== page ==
There Are No Queer Chassidic Jews; Or, Why Shterna Goldbloom Is Photographing Them
“I want to show that there are so many ways to be a person,” says artist Shterna Goldbloom about her photography, which centers queer Jewish identities and challenges notions of what it means to be either and both. Goldbloom’s photographs, many of them self-portraits, as in her series Sitra Achra (“other side”), explore Jewish queerness with a double consciousness that reveals her history. Raised in Chicago’s Hasidic community, Goldbloom left that world at age sixteen, after her parents divorced and her mother came out as queer. “I was such a good student, everybody thought I would marry a rabbi. And I thought that too,” says Goldbloom about life before her family’s ostracization by their close-knit community.
Now, as a queer-identified Jewish woman who lives outside the bounds of the ultra-Orthodox world, Goldbloom makes intensely personal art that asks the age-old Jewish question: How do we exist in exile? Disconnected from the community through which we learned ritual, tradition, and meaning, how do we experience spirituality and connectedness? When one’s identity implies the rejection of certain aspects of Orthodox life, how can we keep what speaks to us, even if those pieces do not seamlessly fit into our new lives? How can queer Jews do Judaism without throwing away the entire rule book?
Goldbloom’s answer is at once simple and tremendously powerful and provocative: choice. Queer Jews can—and must, and do—make choices about what and how and with whom to observe Judaism. She speaks devotedly about Shabbat as a ritual that she has found a way to both transform and preserve. And she honors the idea of choice and the process of decision-making, as well as real women’s choices, in her work. “If women in the Hasidic community don’t want to be in the spotlight, how can I tell their stories without their faces? This is why I chose self-portraiture, a style that allows me to be a surrogate for other women’s stories,” Goldbloom said in In Geveb. “Just because people aren’t visible doesn’t mean they don’t hold power.”
Much of Goldbloom’s ongoing wrestling with what it means to be queer and ex-Orthodox is expressed through her photographs, which suggest a complicated longing for the comfort of Orthodox observance and aesthetic that coexists with a nuanced understanding of the ability of Orthodox Jewish communities to encompass queer identities. Goldbloom’s “Ich Bin De Sitra” (Yiddish for “I am the Other”), above, depicts the two sides of the artist, holy and unholy, facing opposite directions but each reaching her hand toward the other. Goldbloom told In Geveb that the image holds “a commitment to respect for Hasidic life…while simultaneously holding onto a critical view of its constraints.”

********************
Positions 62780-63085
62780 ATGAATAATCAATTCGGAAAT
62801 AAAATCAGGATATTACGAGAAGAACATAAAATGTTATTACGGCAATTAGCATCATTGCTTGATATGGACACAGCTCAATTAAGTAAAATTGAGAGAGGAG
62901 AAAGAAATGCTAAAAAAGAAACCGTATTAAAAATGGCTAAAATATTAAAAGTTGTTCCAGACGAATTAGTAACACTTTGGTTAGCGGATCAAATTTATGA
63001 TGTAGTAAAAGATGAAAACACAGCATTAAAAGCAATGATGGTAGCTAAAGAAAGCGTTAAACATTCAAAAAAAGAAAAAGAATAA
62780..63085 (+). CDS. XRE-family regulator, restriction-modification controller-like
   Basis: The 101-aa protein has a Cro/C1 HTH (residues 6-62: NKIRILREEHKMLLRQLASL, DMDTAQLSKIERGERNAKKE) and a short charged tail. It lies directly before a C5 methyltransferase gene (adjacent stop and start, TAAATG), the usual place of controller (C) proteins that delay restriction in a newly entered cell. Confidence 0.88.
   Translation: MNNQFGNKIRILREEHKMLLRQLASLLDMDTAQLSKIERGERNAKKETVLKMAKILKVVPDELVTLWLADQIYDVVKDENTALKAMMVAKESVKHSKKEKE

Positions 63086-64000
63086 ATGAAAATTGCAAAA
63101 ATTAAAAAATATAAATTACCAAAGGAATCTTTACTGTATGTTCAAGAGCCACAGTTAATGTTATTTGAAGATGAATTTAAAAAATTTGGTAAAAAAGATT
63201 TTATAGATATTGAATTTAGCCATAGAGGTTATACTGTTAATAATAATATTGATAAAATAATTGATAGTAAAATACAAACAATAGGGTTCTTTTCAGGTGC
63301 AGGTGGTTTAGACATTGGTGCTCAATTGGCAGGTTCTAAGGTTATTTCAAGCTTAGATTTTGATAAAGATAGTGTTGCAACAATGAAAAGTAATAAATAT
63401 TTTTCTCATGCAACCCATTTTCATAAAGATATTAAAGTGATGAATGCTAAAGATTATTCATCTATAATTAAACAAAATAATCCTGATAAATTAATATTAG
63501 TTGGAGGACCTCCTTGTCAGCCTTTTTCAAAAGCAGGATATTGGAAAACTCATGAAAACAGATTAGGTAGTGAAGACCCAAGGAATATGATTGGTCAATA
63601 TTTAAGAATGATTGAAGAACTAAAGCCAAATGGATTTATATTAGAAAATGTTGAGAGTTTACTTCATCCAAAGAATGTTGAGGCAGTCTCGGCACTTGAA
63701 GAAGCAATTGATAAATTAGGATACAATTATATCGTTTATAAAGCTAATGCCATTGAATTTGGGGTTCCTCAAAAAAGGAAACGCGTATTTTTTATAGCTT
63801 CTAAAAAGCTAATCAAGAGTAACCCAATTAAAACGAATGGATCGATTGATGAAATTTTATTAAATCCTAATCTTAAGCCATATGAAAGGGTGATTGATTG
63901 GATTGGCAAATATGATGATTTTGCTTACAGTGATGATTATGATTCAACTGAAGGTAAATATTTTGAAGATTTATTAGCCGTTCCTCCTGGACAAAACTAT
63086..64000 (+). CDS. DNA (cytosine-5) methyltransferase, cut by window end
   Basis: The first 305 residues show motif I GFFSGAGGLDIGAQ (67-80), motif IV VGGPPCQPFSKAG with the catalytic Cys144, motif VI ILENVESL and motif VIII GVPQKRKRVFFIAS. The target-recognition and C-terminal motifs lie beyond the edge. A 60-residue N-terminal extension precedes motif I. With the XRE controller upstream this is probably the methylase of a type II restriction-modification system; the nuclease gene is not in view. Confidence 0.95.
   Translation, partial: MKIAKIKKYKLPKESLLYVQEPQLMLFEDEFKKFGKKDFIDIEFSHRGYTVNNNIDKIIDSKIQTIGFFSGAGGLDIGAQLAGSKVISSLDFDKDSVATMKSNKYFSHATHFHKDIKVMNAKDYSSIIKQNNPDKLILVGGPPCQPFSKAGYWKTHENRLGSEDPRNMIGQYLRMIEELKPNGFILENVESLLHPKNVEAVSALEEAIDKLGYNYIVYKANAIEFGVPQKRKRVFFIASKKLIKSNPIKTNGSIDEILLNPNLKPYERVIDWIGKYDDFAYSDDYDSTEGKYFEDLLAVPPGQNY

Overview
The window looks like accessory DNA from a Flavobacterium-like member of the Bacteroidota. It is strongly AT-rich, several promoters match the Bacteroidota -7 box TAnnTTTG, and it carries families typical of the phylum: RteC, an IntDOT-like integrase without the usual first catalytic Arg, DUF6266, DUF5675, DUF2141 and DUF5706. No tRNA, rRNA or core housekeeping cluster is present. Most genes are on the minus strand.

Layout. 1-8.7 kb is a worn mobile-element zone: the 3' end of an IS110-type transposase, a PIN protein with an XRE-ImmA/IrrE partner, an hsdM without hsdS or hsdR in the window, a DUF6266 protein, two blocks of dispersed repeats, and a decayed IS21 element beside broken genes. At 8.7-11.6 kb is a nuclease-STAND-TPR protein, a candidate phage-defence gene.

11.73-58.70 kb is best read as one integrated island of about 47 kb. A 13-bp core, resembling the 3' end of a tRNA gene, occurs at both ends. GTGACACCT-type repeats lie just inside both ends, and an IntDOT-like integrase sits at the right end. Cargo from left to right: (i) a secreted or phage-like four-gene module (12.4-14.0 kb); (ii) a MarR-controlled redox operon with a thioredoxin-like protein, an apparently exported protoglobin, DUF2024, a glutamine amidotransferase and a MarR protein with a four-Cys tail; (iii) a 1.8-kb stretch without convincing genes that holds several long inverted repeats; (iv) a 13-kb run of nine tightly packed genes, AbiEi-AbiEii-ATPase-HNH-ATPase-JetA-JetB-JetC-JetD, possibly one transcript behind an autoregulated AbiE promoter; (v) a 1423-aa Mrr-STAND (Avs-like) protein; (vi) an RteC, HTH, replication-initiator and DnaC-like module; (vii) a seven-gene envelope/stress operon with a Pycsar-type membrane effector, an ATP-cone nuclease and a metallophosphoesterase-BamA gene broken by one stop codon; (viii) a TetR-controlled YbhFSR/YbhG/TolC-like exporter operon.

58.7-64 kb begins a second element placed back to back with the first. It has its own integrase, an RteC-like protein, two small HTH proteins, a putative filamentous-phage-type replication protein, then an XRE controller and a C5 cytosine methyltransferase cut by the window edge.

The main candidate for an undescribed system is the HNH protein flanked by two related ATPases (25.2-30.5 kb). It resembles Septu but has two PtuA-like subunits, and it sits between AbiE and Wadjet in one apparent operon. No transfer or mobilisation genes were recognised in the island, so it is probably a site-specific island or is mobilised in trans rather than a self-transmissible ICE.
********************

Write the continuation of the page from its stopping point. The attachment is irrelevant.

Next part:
Goldbloom’s photography focuses intently on issues of self-presentation, a constant theme of both Hasidic and queer life. In both communities, dress is used to signal group membership and to express core community values. Goldbloom’s photos juxtapose traditional Jewish aesthetics, including modest dress, sheitels (wigs), and tichels (headscarves)—see her “Tichel Tutorial” series here—with androgynous dress, a half-shaved hairstyle, and piercings. All along, though, the woman in the photos is Goldbloom, which points to the duality of identity and experience that is at the heart of the artist’s work. Goldbloom’s is not the story of a queer Jew who escapes, rejects and resents a repressive religious environment. Hers is more complicated: while no longer willing or able to live within its confines, Goldbloom is deeply interested and invested in the world from which she sprang. She does not condemn Hasidic teachings and traditions; instead, she adapts, transforms, and interprets them in her photographs and in her spiritual life—she queers them.
Now, as she works towards her MFA at Rhode Island School of Design, Goldbloom wants you to know about the project that inspired her to attend graduate school. “I am photographing and interviewing LGBTQIA Jews who grew up in ultra-Orthodox Jewish communities, or who are currently Orthodox. This is a project I have wanted to work on for many years, and my hope is that it shines a light on queers within the Orthodox world for participants and viewers. Visibility is key to acceptance.” If this project speaks to your identity and you would like to participate, Goldbloom invites you to reach out to her through her website.
The views and opinions expressed in this article are the author’s own and do not necessarily reflect those of Lilith Magazine.